Wednesday, February 01, 2023
The Public Utilities Regulatory Commission (PURC) announced on Monday, January 16, 2023 to increase utility tariffs.
The increment take effect today, Wednesday, February 01, 2023 despite admitting the present economic challenges.
While electricity has been increased by 29.96 percent, water has also seen an upward adjustment by 8.3 percent following the conclusion of the PURC’s regulatory processes for quarterly adjustments.
For the end-user electricity tariffs payable by consumers, the Commission considered four key factors in arriving at its decision.
These were the Ghana Cedi/US Dollar exchange rate, inflation, generation mix and the weighted average cost of natural gas.
“Since the announcement of the major tariff in August 2022, these key variables underlying the rate setting have changed significantly. For example, the weighted average Ghana Cedi/Dollar exchange rate used for the major tariff review was GHS 7.5165 to the US Dollar. Since then, we have witnessed the depreciation of life Cedi against the US Dollar and other major currencies. The projected weighted average Ghana Cedi US Dollar exchange rate used in First Quarter 2023 Tariff Analysis is GHS10.5421/USD”, PURC stressed.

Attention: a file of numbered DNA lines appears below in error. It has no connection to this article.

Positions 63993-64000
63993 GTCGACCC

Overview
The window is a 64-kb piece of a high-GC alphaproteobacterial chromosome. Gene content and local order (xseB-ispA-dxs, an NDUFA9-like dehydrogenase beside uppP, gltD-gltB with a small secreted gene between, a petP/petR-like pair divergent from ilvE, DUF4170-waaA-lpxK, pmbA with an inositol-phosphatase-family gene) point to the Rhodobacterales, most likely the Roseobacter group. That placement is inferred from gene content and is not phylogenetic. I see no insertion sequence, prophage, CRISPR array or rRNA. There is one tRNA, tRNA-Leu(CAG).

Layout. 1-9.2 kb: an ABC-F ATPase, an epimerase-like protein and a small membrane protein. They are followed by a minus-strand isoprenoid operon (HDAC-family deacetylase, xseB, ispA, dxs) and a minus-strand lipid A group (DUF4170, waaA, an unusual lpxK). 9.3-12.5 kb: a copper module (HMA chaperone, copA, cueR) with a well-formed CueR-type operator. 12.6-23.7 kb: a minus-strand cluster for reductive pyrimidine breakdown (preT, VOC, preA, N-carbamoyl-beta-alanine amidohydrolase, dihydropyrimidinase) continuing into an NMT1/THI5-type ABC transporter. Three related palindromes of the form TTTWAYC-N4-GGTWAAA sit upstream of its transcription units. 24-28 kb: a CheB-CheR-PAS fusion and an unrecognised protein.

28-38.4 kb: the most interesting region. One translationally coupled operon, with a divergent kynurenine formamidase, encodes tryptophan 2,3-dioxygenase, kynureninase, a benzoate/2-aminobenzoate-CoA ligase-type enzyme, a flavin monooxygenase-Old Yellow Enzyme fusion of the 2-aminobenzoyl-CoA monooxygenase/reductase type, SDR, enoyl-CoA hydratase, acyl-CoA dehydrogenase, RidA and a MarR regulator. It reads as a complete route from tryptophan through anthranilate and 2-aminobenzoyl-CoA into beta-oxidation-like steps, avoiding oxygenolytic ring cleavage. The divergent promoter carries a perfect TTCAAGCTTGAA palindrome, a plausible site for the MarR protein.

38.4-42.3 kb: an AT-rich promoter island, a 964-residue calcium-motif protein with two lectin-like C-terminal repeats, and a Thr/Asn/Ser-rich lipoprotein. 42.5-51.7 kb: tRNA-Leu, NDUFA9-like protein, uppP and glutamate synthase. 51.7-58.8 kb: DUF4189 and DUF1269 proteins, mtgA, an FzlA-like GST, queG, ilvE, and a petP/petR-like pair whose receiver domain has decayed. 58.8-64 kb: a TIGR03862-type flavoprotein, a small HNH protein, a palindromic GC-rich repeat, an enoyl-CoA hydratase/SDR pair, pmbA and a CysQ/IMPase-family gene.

Additionally, the weighted average inflation figure used for the major tariff has seen a four-fold increase.
Together with exchange rate movements, this has negatively affected the ability of the utilities to purchase critical inputs required for their operations.
The Commission used a projected inflation rate of 42.63% in its tariff analysis for the First Quarter of 2023.
“The combined effect of the Cedi/US Dollar exchange rate, inflation and WACOG is that the utility companies are significantly under-recovering and require an upward adjustment of their tariffs in order to keep the lights on and water flowing”, the statement added.
Some Ghanaians who shared their concerns with thefourlens.com lamented the system is not favoring the youth and ordinary Ghanaians.
Saying, the implication of this increment is “increasing the hardship in the system and putting the ordinary Ghanaian at a very tight corner to sweat more”.
A seamstress apprentice, Mary Gati worried that sewing thread, lining and other petty-petty materials needed to help them learn is at a very high cost now and they can’t buy.
“We can’t buy them this days, look at this, this is caliko, it was GHc7 per yard in somewhere last year but today-today-today is GHc18 per yard”, how, she quizzed.
“We only use it for album work but look at how costive it is now”, said said.Thefourlens.com
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